Second homeowners ask what’s acceptable during stay at home order | SkyHiNews.com
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Second homeowners ask what’s acceptable during stay at home order

While Colorado’s stay at home order makes it clear nonessential travel is forbidden, many people with properties in Grand County are trying to navigate the gray areas in some of the order’s language.

County officials have pointed to limited health care resources as the main reason to keep second homeowners away. With more than half the housing units in Grand belonging to second homeowners, according to a 2018 assessment, an increase in population could strain resources.

While counties like Gunnison have passed aggressive policies banning nonresidents, including second homeowners, from traveling to the county, the Grand County Commissioners have only asked visitors to follow the governor’s public health order and avoid unnecessary travel.

“We will not prevent owners from occupying their properties, but we are asking them to exercise smart judgment,” the commissioners said in an open letter last week.

For Michelle Wiesner, who lives in Denver and owns a condo near Granby Ranch, the order meant she should stay in Denver. She and her husband come up to Granby most weekends, but since the coronavirus pandemic, she said they have been staying home as directed.

Their situation highlights the property owners in Grand who aren’t full-time but still feel like a part of the community.

“We really do split our time and live there,” Wiesner said. “We would otherwise be doing that, but I do believe that would be an irresponsible thing to do right now.”

But as the time between visits lengthens, her concern for her property has grown. She doesn’t have anyone to monitor her property and wants to check on her condo to make sure there haven’t been any leaks or break-ins.

What about recreation?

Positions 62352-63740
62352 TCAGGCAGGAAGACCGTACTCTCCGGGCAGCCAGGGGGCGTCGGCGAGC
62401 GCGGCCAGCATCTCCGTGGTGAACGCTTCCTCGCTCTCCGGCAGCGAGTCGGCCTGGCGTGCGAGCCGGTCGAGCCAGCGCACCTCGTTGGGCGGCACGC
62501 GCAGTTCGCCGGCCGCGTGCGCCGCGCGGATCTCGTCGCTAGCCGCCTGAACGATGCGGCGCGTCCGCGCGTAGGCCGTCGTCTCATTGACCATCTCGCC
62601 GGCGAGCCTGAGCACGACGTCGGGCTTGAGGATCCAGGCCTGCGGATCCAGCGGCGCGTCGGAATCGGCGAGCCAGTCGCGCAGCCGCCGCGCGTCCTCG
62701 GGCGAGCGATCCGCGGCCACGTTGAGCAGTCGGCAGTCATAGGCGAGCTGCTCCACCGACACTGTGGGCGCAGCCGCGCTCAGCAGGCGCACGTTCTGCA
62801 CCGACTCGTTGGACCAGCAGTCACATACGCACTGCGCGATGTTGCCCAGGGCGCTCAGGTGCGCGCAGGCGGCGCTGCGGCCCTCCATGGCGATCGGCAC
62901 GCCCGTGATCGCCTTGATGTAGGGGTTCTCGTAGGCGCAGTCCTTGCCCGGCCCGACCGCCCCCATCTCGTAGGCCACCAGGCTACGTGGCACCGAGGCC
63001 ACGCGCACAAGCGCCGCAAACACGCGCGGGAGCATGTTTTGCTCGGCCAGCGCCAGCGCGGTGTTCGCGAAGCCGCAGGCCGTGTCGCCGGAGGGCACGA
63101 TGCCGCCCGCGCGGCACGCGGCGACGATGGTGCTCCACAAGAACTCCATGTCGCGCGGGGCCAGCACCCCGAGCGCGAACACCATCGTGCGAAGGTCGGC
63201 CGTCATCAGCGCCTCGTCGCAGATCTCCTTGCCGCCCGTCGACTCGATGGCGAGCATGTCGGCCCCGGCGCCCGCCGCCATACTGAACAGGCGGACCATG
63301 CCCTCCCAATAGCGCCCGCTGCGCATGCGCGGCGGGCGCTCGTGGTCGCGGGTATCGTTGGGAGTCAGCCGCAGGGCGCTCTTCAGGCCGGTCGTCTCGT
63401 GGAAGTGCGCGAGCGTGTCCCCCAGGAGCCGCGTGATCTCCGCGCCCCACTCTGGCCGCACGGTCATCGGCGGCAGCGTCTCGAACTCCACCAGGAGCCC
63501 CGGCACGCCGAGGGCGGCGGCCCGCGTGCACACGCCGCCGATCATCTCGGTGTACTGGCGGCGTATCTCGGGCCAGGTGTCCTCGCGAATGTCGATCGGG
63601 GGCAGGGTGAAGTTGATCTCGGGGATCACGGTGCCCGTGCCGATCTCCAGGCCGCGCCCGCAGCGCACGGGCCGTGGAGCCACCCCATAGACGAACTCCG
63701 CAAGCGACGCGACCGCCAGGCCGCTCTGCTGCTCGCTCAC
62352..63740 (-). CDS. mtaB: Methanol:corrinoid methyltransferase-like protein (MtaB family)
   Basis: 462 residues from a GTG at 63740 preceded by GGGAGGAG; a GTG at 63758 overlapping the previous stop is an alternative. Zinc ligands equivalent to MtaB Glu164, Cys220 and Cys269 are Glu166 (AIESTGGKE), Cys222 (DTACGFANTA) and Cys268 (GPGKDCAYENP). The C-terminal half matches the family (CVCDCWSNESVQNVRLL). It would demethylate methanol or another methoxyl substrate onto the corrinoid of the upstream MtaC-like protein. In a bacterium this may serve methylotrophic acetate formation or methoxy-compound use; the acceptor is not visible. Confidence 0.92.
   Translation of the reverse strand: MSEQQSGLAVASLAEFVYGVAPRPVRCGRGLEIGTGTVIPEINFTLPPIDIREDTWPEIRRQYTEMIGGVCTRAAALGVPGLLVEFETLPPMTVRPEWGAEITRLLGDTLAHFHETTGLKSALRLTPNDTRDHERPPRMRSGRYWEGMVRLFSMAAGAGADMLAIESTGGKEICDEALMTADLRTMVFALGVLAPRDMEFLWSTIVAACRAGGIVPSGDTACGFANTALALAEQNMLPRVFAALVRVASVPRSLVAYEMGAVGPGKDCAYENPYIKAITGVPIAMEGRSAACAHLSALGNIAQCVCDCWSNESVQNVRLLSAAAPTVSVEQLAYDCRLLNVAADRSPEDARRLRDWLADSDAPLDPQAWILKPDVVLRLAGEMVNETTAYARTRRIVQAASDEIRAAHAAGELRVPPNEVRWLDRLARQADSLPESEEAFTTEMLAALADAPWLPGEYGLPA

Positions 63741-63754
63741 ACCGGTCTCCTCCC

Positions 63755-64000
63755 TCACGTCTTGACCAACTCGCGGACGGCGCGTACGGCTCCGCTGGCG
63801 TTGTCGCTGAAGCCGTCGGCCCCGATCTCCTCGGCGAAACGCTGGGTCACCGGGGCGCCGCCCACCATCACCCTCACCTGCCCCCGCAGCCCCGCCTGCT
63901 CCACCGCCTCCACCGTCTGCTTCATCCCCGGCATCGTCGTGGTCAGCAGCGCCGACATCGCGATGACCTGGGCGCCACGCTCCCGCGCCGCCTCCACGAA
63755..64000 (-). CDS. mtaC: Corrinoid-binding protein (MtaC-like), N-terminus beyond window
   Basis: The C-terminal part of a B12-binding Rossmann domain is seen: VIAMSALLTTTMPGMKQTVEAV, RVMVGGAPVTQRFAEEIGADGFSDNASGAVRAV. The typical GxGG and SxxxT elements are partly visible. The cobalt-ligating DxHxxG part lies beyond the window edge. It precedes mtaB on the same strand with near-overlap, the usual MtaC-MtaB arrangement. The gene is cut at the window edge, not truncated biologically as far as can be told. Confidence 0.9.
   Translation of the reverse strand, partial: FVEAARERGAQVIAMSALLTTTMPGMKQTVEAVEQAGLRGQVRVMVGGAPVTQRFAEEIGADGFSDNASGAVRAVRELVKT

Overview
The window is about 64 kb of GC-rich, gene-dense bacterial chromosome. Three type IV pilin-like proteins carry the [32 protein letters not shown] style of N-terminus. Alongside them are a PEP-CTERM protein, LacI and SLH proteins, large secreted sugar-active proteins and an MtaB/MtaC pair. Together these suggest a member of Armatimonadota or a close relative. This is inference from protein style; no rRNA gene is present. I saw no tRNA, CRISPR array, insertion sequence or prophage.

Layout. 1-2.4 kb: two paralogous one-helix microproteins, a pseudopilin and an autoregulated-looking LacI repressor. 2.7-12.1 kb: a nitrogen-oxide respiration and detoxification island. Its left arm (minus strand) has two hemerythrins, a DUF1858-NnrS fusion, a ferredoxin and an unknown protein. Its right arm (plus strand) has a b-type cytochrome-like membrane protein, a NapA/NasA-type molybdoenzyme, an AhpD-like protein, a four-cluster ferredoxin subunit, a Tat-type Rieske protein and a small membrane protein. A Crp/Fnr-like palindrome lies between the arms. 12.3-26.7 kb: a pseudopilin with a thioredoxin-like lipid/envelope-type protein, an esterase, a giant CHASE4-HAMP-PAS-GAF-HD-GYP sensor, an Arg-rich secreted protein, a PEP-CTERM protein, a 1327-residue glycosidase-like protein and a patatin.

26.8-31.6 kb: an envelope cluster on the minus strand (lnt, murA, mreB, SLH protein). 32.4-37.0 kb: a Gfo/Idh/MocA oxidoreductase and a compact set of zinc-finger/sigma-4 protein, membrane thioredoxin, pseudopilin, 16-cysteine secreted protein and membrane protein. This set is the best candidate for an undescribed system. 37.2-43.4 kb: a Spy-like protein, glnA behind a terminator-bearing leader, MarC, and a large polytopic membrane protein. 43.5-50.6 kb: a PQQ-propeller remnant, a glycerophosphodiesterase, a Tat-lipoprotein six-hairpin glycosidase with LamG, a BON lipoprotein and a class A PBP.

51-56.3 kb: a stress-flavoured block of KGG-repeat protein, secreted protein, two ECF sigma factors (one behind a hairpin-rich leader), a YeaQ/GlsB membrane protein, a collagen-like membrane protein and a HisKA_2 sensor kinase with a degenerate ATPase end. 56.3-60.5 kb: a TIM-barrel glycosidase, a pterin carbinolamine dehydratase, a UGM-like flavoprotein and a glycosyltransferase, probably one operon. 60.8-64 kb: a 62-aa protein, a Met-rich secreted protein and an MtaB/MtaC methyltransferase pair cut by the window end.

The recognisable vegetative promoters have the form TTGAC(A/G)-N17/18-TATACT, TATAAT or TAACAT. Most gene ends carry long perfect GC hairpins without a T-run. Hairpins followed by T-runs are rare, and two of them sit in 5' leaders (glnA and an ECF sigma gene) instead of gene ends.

Schelly Olson, spokesperson for the Grand County COVID-19 team, outlined what responsible recreation looks in the time of coronavirus pandemic.

  • Stay in your own county. “You have to do it for the safety of others,” Olson said. “By coming to the county, you are sending a huge message that your recreation and relaxation is more important than people’s health and safety.”
  • Don’t engage in high-risk activities. Activities like snowmobiling, skiing and climbing put you at risk for injury and diverting health resources away from the pandemic. Walking your dog, walking around your neighborhood, running or biking are preferred activities during this time, Olson said.
  • Avoid crowded trails. If you go to hike and seeing a full trailhead, the best thing to do is go home. “The trail is going to be there when it’s over,” Olson said.
  • Boat with your household. As lakes defrost, boating is another recreation activity that provides ample isolation, but Colorado Parks and Wildlife officials are encouraging boating only in local areas. Beyond that, only go boating with the people who are currently living with you.

“We do need to, at least on a monthly basis, come check on this place,” Wiesner said. “There are responsibilities when you own a place to make sure that things are okay from time to time.”